India finally gets its magical vaccine

From a less publicized discovery at a lab in Delhi to an amazing journey full of challenges and expectations, the translation of hard work through joint effort into rotavirus vaccine is worth a celebration


PM launching the Rotavirus

India has realized its dream of developing an indigenous vaccine against the rotavirus, the main cause behind diarrhoea that results in 10 lakh hospitalizations and kills nearly 80 thousand children under the age of 5 years. Developed by Hyderabad-based Bharat Biotech, the oral rotavirus vaccine, ROTAVAC has been proved to be safe and effective in preventing rotavirus diarrhoea.

The vaccine was launched on March 09, 2015 by the Prime Minister, Mr Narendra Modi whose enthusiasm was visible given his focus on the ‘Make in India' initiative. The PM lauded the vaccine as an example of India`s capabilities for high-end research and development; manufacture of sophisticated pharmaceutical products in India; and an effective public private partnership model for finding affordable solutions to societal challenges. "The development of the rotavirus vaccine will inspire higher levels of research, development and manufacturing activities in India, not just in medical science, but also in other advanced areas of science and technology," remarked Mr Modi.

This announcement fulfilled Bharat Biotech's promise of a $1/ dose vaccine to governments in low income countries. The company has received commercial licensure and the vaccine is safe to use. The company that was involved in the development and production of the vaccine was selected in 1997-1998 by the India-US Vaccine Action Program and the standard government procedures. This is the third such vaccine available globally against Rotavirus and, at the current prices, the cheapest."ROTAVAC represents the successful research and development of a novel vaccine from the developing world with global standards," said Dr Krishna M Ella, chairman and managing director of Bharat Biotech. "ROTAVAC is a testament of our strong vision and commitment to develop affordable health care solutions for infectious diseases." As per Dr Ella, "A novel vaccine innovated in India, developed in India and made in India, is a big boost to the ‘Make in India' initiative by the government. The launch fortifies our mission to identify public health problems and make affordable life-saving vaccines available to children wherever they are born."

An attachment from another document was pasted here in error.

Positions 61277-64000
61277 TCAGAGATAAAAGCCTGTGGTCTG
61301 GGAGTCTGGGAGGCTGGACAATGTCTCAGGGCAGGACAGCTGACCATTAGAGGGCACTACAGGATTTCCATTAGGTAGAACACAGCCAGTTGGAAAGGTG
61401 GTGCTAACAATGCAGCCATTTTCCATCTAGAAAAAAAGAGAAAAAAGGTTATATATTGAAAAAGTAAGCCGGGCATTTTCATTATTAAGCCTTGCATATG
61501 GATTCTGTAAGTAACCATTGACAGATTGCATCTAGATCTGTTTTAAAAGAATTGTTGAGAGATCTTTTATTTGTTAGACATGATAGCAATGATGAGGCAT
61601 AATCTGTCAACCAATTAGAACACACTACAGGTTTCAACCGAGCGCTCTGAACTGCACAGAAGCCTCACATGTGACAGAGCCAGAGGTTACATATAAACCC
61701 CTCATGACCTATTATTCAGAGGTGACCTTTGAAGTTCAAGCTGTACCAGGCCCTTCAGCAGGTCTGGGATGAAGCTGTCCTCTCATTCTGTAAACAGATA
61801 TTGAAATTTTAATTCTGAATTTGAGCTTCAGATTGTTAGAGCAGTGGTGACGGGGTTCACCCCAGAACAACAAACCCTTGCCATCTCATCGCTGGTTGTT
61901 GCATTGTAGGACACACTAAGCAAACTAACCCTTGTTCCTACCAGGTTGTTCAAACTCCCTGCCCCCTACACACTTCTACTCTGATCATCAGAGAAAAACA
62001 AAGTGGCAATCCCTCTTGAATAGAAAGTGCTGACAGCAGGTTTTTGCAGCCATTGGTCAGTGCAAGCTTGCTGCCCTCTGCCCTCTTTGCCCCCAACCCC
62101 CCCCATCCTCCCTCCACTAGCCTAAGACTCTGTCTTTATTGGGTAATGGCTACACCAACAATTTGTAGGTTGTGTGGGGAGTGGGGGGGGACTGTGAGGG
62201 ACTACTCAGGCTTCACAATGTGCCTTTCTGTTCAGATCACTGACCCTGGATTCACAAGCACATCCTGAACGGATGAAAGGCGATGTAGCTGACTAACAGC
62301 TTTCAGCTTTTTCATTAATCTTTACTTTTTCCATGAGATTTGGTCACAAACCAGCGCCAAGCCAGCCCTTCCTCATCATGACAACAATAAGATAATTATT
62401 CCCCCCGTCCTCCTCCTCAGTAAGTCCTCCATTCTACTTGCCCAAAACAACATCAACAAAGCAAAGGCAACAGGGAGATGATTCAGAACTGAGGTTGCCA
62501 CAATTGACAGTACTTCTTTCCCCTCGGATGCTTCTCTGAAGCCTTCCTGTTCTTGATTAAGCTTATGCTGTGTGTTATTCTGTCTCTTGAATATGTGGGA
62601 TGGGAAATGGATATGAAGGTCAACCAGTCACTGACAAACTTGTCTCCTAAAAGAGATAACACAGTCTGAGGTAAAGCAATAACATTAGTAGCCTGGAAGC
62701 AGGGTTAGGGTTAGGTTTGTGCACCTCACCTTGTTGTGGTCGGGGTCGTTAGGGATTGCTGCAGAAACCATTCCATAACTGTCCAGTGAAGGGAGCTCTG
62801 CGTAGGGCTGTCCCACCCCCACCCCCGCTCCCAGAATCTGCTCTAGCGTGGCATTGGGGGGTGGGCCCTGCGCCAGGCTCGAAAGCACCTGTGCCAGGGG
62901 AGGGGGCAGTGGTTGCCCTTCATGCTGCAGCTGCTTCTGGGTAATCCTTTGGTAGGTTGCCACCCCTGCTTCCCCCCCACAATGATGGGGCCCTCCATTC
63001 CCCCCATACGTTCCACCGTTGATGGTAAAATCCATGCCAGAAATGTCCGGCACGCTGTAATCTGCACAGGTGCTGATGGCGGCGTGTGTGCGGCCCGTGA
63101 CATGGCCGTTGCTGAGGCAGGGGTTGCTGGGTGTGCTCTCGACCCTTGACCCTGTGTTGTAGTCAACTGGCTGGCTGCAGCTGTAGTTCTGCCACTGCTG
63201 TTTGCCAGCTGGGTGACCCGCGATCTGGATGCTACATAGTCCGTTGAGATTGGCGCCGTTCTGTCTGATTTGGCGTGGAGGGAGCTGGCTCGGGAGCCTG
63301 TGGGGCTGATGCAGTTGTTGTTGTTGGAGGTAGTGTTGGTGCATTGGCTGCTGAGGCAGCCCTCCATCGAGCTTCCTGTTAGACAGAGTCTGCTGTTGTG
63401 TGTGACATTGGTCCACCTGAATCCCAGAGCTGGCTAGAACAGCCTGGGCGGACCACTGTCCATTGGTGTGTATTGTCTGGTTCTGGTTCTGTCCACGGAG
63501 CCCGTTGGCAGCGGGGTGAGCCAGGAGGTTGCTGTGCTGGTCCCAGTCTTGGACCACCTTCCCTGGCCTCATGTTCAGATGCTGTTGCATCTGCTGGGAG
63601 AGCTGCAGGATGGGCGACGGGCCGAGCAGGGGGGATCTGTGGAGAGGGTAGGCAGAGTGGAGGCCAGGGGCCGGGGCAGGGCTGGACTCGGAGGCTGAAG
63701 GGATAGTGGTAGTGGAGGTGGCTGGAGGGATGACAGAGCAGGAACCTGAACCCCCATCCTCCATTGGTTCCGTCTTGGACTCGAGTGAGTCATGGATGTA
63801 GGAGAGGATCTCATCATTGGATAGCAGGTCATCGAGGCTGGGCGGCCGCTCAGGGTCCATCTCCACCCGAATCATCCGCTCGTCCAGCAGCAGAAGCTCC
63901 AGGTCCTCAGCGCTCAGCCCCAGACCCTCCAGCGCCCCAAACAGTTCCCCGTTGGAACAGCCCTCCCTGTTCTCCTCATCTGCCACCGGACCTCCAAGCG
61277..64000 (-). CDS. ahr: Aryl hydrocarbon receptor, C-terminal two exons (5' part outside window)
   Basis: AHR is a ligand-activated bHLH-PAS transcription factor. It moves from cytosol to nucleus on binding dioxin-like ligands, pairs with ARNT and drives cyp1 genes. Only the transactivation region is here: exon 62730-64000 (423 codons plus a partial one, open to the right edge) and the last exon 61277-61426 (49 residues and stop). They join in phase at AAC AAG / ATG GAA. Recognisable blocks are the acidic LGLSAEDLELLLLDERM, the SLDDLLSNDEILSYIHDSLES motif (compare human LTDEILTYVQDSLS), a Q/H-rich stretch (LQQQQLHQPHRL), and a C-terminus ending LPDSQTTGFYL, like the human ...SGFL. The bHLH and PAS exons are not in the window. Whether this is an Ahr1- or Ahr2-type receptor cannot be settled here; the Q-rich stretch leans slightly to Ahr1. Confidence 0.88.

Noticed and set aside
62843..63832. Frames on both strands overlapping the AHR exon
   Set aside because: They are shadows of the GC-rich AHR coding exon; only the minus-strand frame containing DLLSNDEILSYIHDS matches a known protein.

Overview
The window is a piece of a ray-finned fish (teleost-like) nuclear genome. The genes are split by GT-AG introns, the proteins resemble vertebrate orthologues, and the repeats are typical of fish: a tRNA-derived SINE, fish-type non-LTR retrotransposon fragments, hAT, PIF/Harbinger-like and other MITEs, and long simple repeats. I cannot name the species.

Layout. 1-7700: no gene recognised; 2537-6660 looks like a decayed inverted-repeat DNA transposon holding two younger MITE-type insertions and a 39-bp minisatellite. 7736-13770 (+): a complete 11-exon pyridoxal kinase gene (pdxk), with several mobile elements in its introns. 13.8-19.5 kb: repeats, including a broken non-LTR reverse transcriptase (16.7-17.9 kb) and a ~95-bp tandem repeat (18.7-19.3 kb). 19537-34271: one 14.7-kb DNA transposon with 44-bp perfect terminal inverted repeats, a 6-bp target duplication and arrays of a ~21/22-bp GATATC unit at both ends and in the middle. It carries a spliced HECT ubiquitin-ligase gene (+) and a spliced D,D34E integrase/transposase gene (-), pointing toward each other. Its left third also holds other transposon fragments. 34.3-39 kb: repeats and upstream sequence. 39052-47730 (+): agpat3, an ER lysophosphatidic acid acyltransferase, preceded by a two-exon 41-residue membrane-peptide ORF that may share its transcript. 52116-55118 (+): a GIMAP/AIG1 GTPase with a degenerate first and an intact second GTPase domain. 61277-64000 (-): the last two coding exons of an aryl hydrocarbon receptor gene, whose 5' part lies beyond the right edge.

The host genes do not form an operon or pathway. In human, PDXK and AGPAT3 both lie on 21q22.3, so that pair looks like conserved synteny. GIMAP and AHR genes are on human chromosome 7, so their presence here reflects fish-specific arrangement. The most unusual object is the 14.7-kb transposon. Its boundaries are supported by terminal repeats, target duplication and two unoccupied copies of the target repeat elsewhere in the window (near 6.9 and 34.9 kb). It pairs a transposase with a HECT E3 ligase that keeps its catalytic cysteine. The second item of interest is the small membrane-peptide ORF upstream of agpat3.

It was a belief that was shown some twenty eight years ago and might have been looked at with a lot of scepticism back then. But it was Dr MK Bhan, former secretary of the Department of Biotechnology (DBT) whose dream of manufacturing an indigenous rotavirus vaccine one day kept the efforts multiplying and the project expanding.

Dr Bhan termed the launch as a culmination of decades of selfless efforts by researchers across the globe. He added, "Ideas are good only when they are pursued to the very end. The Rotavac story is a good mix of innovation and purpose."
Dr Harry Greenberg, associate dean, Stanford University added, "The ROTAVAC project is a beautiful example of the great power of team science. The vaccine is a culmination of a very large and disparate group of people and organizations all working together for a common goal: to produce a safe, effective and affordable vaccine to prevent severe rotavirus associated diarrhoea in Indian children.

"The randomized, double-blind, placebo-controlled phase III clinical trial enrolled 6,799 infants in India (aged six to seven weeks at the time of enrolment) at three sites-the Center for Health Research and Development, Society for Applied Studies (SAS) in New Delhi; Shirdi Sai Baba Rural Hospital, KEM Hospital Research Center in Vadu, Pune; and Christian Medical College (CMC) in Vellore. Infants enrolled in the study received ROTAVAC and the Universal Immunization Program (UIP) vaccines, including Oral Polio Vaccine (OPV). When the immune responses to OPV were tested, the result showed that infants receiving OPV at the same time as vaccine generated comparable immune responses to all three polio serotypes as the infants receiving OPV without ROTAVAC; this result supports the concurrent administration of OPV and ROTAVAC.


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